FIGURE 8. ESC motor
FIGURE 9. Antenna orientation and transceiver mounting.
about whether it supplies power to
Next, I connected the ESCs to the
motors using 3. 5 mm bullet
connectors as in Figure 8. Note that
the wires aren't yet secured to the
frame because I haven't verified the
proper direction of rotation for each
motor. That comes later, when power
is applied to the system. I also labeled
each arm of the drone by channel
number on the ArduPilot and by
direction of prop rotation.
For example, the ESC driving the
motor in Figure 8 is connected to the
third channel on the autopilot board,
and the prop spins clockwise (CW).
The labeling helps when you're
reassembling a quadcopter after a
crash in the field. If you happen to
reverse a prop, then odds are the
quadcopter won't make it more than
a foot or two above the ground
before it takes a dive.
Because the Q450 frame has
limited ground clearance, mounting
the onboard 900 MHz antenna
vertically for omni-directional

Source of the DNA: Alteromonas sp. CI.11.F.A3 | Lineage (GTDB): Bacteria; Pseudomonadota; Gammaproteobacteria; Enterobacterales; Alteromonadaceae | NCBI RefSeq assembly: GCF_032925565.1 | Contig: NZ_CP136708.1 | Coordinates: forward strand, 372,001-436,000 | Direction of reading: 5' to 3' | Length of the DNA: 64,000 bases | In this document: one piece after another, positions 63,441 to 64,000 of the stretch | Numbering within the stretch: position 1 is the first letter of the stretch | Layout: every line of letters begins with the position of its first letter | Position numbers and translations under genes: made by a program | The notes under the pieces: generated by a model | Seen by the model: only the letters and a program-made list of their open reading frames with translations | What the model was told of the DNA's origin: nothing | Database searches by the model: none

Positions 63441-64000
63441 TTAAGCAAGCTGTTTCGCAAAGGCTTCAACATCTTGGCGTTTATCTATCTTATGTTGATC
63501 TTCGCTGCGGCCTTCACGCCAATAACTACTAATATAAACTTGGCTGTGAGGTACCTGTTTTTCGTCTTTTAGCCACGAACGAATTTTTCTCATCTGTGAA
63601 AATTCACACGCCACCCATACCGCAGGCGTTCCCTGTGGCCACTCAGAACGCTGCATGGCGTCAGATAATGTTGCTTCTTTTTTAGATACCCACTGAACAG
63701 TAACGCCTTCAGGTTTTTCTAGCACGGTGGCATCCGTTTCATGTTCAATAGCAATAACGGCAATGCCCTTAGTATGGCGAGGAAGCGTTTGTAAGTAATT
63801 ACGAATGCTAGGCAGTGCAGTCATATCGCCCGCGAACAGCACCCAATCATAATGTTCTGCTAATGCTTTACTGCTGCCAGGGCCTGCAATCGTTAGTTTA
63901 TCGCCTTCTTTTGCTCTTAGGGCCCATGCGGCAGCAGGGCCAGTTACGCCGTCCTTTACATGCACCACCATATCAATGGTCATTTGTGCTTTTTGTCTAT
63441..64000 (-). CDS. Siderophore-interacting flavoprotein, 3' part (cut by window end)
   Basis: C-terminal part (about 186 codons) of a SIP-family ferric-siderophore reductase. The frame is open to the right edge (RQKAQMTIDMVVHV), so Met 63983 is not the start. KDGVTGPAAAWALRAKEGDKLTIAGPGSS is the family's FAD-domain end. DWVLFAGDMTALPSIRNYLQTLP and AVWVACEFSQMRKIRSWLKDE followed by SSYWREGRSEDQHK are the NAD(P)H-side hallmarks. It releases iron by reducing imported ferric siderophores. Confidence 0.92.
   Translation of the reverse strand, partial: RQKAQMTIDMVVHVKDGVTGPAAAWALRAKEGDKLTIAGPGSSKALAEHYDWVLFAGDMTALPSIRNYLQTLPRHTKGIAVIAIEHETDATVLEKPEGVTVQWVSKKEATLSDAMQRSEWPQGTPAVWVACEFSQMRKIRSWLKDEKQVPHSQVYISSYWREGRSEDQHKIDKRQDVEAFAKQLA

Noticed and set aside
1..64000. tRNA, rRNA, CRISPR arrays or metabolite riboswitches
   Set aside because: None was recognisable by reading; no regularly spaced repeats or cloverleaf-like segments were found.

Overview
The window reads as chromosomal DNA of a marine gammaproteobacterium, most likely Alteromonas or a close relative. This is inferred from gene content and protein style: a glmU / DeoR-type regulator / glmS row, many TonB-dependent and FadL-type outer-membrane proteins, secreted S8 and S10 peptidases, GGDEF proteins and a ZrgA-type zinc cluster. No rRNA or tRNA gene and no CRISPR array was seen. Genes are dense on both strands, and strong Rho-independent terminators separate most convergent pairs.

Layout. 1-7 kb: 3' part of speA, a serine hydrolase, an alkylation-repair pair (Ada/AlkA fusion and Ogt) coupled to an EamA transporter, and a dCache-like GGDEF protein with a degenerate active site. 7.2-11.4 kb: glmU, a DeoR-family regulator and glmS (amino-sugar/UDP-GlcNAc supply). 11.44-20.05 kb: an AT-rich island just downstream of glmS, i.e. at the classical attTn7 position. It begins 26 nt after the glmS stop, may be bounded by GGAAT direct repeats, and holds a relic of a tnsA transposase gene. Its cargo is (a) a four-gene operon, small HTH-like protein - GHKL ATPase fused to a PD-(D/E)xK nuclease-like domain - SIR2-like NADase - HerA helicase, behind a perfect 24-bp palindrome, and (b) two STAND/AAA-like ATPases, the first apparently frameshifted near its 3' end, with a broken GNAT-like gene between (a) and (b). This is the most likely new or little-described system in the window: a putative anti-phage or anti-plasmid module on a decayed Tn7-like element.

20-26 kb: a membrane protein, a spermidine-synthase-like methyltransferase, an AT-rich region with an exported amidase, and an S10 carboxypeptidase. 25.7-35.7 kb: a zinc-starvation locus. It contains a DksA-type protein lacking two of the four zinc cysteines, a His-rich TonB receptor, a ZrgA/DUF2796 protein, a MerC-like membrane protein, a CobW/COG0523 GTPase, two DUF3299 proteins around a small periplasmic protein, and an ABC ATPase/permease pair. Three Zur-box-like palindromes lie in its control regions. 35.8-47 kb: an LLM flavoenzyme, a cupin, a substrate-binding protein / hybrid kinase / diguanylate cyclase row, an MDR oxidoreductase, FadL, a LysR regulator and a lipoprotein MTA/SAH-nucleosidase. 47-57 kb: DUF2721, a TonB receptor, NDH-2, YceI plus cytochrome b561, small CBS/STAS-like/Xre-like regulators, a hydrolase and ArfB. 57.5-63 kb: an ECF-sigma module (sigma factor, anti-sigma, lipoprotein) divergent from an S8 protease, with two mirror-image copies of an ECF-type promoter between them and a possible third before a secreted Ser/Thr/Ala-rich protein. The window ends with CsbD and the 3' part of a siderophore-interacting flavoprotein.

coverage wasn't an option. Instead, I
mounted the unit under one of the
arms, nestled as close to the main
body as possible (refer to Figures 9
and 10). If you decide to follow this
example, then nudge the ESC on the
opposite arm a few cm away from
the body. This will help bring the
quadcopter back into balance.
Setup and Testing
FIGURE 10. Close-up of
With the mechanical build out of
the way, the next step is to connect
the ArduPilot to a PC running the
freely available Mission Planner
software, using the mini USB port.
The 5 VDC from the PC's USB port
won't power the ESCs or motors —
for that, you'll need a battery or
power supply. I prefer the latter,
because I can quickly disconnect the
power and monitor the current drain.
See Figure 11 for my setup.
Notice that the propellers are not
attached at this time. You're going to
be starting and stopping the board,
60 SERVO 11.2012